This is the sixth and final installment of my series on County Executive Kurt Triplett’s plan to solve a Metro budget crisis that now amounts to $501m over four years. The plan, when finalized in September, will serve as the basis of the budget the Council actually adopts in November, to be implemented beginning with the February 2010 service change.
The installments of the series were:
- Part I: Introduction
- Part II: Transit Now, non-service-related cuts
- Part III: Tax Shifts and Financial Engineering
- Part IV: Fare Increases, Audits
- Part V: Service Suspensions
Some thoughts on this plan are below the jump.
First, I want to applaud Executive Triplett for producing the most serious plan, one that makes no rosy assumptions. By not banking any savings from the upcoming audit results, Triplett has presented us with a worst-case scenario for cuts, and saved the good news for later.
I’ve been diving deep enough into these Metro budget issues to understand all sides of the argument pretty well, enough that I don’t see an easy answer as to what the best way to direct cuts is. As a practical matter, I find Triplett’s argument that eliminating certain routes would make it very hard to restore service persuasive. He’s right that it’s an “optimistic” plan. If the State is actually going to deliver additional taxing authority, then the balanced suspensions will be the most seamless platform to quickly restore service. If no such authority is forthcoming (or the County will simply not raise taxes), then Metro might as well begin the difficult work of determining which routes comprise a less ambitious system, and therefore cut low-productivity routes.
Although the right path is murky, there are arguments on both sides that are unnecessarily hysterical. On the productivity side, people argue as if riders per service hour is the only relevant metric. Metro serves a greater set of objectives than that, and all sides should acknowledge that other arrangements of Metro priorities aren’t self-evidently idiotic or malicious.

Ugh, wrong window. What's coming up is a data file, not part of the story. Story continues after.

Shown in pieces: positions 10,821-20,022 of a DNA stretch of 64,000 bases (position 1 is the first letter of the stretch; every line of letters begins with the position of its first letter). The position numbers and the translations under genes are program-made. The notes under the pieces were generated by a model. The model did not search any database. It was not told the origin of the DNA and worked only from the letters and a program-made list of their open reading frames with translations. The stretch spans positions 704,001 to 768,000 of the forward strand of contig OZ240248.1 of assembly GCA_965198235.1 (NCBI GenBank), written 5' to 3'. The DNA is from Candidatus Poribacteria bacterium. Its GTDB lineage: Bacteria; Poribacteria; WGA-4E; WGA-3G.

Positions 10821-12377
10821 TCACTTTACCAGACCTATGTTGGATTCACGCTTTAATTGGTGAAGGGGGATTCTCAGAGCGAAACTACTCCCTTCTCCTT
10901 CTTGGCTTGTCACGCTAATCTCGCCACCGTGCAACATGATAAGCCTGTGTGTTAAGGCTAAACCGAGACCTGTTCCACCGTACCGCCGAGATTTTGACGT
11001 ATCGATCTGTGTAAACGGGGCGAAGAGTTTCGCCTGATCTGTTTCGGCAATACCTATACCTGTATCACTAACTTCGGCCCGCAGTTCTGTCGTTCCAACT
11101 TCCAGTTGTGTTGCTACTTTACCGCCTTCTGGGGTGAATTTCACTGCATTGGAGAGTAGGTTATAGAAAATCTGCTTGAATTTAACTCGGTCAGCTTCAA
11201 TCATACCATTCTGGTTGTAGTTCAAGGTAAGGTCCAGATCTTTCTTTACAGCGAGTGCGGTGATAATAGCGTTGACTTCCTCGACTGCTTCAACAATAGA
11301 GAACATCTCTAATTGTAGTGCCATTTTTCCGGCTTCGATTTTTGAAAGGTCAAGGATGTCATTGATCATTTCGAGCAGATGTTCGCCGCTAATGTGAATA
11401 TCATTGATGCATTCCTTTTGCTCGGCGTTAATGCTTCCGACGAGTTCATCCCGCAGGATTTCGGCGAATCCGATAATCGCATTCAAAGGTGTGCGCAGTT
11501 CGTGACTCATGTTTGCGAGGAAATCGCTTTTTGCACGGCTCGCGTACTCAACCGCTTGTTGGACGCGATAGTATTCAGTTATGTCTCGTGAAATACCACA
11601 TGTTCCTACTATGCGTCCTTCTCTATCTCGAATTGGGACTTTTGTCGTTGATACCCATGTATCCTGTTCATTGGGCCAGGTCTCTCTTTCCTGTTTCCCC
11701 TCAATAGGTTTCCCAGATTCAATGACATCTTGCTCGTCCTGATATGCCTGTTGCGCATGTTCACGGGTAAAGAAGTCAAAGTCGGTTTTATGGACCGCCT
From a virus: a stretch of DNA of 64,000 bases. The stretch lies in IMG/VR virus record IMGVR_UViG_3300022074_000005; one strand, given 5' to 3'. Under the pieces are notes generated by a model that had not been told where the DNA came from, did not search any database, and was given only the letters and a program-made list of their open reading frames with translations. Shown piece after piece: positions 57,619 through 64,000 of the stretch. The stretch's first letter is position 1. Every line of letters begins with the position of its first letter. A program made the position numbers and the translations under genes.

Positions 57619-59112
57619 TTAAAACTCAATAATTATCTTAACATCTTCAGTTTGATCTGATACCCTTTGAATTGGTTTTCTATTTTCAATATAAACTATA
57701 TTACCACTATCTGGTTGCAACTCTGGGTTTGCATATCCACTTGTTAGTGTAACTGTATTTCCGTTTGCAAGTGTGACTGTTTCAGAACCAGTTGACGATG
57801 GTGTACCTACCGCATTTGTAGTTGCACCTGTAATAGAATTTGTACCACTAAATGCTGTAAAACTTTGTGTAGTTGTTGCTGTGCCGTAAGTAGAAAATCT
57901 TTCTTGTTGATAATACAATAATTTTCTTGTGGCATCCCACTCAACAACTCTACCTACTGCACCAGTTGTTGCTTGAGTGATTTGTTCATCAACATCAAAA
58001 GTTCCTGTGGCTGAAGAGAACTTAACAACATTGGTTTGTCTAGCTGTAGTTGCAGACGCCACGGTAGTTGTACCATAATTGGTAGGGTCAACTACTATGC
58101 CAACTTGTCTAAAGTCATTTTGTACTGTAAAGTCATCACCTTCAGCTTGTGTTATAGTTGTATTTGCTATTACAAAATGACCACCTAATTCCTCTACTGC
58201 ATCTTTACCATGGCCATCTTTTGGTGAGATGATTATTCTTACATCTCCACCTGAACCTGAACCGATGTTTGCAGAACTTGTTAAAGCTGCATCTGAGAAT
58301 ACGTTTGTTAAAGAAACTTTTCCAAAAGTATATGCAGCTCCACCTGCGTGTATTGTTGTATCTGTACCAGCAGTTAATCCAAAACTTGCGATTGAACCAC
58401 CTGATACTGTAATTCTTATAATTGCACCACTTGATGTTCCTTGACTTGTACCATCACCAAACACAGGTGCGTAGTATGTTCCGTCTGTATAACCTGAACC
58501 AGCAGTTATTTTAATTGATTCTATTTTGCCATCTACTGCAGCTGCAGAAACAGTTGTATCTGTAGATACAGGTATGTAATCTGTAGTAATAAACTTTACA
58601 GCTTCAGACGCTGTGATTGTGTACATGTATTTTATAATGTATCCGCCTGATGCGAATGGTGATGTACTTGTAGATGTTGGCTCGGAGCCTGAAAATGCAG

On the other hand, those fighting for low-ridership routes (like the new 42) deploy the fallacy that an additional transfer is the same as being cut off from Metro. All significant populated areas in the County deserve transit service, but they don’t necessarily deserve a one-seat ride into Downtown Seattle or Bellevue. We must break this mentality if we’re ever to rationalize the system into one of rapid trunk lines and local feeder routes.
Triplett’s attempt to scale back Transit Now and foot ferry expansion is a smart one. It makes little sense to bring additional service online — service which is generally unproductive, and which riders have not yet learned to depend on — while other service is being suspended. However, Triplett also makes the two correct exemptions: RapidRide and Service Partnership funds. Both enable substantial matching funds, and RapidRide represents, potentially, a step-change in service that must not be deferred. I hope the County stands fast against sentiment to not only curtail RapidRide service, but also to scale back the amenities that make it more than a mere rebranding exercise.
There are two areas where I don’t think the Executive’s plan is aggressive enough in avoiding suspensions. First, fares: as we’ve argued in the past, thanks to tax incentives the Federal government bears a substantial share of any fare increase. Commenter Bernie points out that there’s a very good case to be made for increasing the two-zone fare more steeply. The cost of serving these riders is higher, the gasoline savings to those riders is bigger, and as fares spiral upwards the relative gap between the two fares is shrinking.
The other shortcoming is taxes. The Triplett plan — largely because of a total lack of tax-increase sentiment on the Council — avoids any tax increase by transferring authority from other sources to Metro. There’s an additional 2 cents of property tax per $1000 of assessed value still on the table. I acknowledge that it’s easy for a single-issue advocate like me to push for a tax rise, and $6m a year isn’t going to eliminate all of our problems. However, many County leaders have blamed the State for not providing the County adequate funding authority, and are counting on the legislature to revisit that in the future. By not using the authority that we do have, even in the putative “recovery” years of 2012-2013, we totally undercut the County’s argument in Olympia.
A 2-cent property tax rise in 2012, combined with a third 25-cent fare increase in that year, would generate $48m to partially offset $90m in service suspensions over the next four years. It would also generate about $18m annually going forward. If Triplett’s guess is correct that about $50m will be uncovered by the audit next month, that would mean no cuts at all, while leaving a surplus to either add new service, expand low-income fare subsidies, or restore secondary services like security and stop cleaning. Even with nothing coming out of the audit, it would save tens of thousands of service hours and avoid spending cuts in the midst of a recession.